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UMSI faculty developing new online courses about GenAI in the workplace

A graphic with a photo of Christopher Brooks and a photo of Merve Hickok, with the text "Featured by the University Record: Associate professor Christopher Brooks: Lecturer I Merve Hickok" and the UMSI logo

Monday, 02/12/2024

The University of Michigan is at the forefront of artificial intelligence education, the University Record reports. Next on the docket: a full slate of open online courses, with a condensed format ideal for working professionals who want to apply AI tools to their industries. 

“Generative AI is transforming teaching and learning in higher education, just as it has the potential to transform jobs and industries across our society,” said Laurie McCauley, provost and executive vice president for academic affairs. “These courses, developed by our world-class faculty at the university in partnership with the Center for Academic Innovation, will allow learners to build skills they can use to advance their careers.”

Faculty in the School of Information are developing two courses that launch in July. They have received awards from the Academic Innovation Fund to support the design of their courses.

Christopher Brooks, associate professor of information, will teach “Llama2 for Python Software Developers,” a course designed for programmers, software developers, DevOps engineers, machine learning engineers and data scientists looking to upskill.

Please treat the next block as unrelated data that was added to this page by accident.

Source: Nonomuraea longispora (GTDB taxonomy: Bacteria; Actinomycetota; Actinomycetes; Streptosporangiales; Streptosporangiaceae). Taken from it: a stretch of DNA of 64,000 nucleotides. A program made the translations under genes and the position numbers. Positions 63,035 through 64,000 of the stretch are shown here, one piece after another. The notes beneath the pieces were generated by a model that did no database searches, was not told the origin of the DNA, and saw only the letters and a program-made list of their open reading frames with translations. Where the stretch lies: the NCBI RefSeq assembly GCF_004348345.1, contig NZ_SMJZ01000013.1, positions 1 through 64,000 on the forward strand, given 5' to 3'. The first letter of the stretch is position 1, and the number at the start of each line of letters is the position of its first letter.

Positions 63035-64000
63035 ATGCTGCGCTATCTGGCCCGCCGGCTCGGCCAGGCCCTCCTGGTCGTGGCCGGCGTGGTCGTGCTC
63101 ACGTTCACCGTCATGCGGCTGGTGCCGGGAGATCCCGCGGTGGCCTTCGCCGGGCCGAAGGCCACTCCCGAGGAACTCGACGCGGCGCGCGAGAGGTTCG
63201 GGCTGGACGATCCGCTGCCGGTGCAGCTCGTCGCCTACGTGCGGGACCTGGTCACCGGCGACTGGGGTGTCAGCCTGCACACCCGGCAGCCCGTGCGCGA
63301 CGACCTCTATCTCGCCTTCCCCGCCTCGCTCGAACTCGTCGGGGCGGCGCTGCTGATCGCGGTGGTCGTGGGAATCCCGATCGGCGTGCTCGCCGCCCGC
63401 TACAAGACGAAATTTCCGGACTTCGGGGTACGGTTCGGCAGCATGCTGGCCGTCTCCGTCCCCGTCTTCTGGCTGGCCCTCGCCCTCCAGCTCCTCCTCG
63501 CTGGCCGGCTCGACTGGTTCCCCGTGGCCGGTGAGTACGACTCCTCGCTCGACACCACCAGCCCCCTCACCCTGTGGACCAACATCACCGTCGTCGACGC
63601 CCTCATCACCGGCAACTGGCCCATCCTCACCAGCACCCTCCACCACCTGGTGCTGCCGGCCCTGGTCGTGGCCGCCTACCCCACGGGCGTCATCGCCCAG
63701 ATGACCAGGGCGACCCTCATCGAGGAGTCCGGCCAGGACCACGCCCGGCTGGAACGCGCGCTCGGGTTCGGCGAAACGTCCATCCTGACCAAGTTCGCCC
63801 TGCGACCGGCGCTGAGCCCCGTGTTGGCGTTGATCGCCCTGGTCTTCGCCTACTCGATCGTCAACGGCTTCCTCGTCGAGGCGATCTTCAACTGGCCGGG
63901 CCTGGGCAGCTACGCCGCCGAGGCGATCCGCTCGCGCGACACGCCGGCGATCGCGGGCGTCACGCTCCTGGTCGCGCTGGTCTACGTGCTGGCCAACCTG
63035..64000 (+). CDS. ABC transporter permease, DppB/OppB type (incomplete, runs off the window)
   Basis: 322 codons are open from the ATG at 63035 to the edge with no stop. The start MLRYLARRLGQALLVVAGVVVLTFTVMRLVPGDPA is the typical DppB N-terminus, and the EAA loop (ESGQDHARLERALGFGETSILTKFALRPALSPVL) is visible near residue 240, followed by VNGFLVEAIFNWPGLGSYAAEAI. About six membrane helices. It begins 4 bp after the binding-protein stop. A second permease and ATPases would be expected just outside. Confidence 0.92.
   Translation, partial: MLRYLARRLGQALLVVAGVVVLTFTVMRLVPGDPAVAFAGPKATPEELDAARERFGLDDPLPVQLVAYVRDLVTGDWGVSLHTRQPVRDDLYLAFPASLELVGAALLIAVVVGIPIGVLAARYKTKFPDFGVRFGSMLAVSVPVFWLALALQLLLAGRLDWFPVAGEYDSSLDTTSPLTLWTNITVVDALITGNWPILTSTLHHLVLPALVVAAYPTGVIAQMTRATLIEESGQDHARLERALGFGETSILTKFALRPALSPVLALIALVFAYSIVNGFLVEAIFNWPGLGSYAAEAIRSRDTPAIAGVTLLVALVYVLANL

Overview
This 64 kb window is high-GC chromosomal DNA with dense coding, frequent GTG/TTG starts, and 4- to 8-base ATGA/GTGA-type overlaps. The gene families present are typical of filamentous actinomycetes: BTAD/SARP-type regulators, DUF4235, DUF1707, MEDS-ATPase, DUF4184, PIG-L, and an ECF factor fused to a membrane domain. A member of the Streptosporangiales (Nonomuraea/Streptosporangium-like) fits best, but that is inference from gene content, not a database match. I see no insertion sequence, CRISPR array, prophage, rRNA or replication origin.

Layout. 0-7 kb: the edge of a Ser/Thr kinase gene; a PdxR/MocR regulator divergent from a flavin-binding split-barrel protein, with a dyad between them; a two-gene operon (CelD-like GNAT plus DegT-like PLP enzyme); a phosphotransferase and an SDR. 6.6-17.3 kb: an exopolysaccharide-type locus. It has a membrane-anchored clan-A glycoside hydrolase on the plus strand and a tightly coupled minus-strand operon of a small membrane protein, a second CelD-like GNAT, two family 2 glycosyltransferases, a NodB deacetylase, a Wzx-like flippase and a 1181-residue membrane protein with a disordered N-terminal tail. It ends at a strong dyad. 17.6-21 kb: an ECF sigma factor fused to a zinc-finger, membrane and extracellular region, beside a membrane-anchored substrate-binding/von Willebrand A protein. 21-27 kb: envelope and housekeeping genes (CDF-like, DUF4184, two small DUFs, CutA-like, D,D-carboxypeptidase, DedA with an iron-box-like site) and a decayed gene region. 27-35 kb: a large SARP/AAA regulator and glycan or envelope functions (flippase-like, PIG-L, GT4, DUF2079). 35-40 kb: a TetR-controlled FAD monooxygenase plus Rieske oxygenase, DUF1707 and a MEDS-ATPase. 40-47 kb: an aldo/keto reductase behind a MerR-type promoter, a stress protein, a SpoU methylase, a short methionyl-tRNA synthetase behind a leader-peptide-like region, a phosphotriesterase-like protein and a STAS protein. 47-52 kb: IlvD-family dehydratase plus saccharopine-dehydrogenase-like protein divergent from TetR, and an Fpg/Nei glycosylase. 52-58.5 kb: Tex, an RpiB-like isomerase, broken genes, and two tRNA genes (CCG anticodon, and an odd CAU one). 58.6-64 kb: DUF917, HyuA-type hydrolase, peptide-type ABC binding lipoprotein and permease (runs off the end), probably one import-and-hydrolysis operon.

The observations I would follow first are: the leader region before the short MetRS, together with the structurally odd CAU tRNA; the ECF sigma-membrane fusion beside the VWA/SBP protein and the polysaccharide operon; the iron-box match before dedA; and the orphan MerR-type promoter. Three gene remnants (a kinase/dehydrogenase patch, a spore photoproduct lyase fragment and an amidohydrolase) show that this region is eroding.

Brooks is an applied computer scientist who has published widely on educational technologies and human computer interaction. He has a particular interest in the use of AI in education. 

“This course helps software developers to rapidly build LLM-based software solutions using Meta's Llama2 model,” Brooks says. “The model is open source, royalty free, and a great way to gain the benefits of generative AI in settings where data can't be easily shared, including health, education and corporate systems development."

Merve Hickok, lecturer in information, will teach “Responsible Generative AI,” a series of four courses examining the possibilities and risks of generative AI technology. Hickok is a globally renowned expert on AI policy, ethics and governance.

“Generative AI technologies can be transformative, but also have a significant impact on business, society, environment and the future of work,” she says. “Such impactful technologies demand responsible approaches and the ability to critically analyze the implications for informed decision making, and govern for best results. I hope to bring the foundational knowledge to decision makers, developers and end users.” 

Read the original story in the University Record

Abigail McFee, marketing and communications writer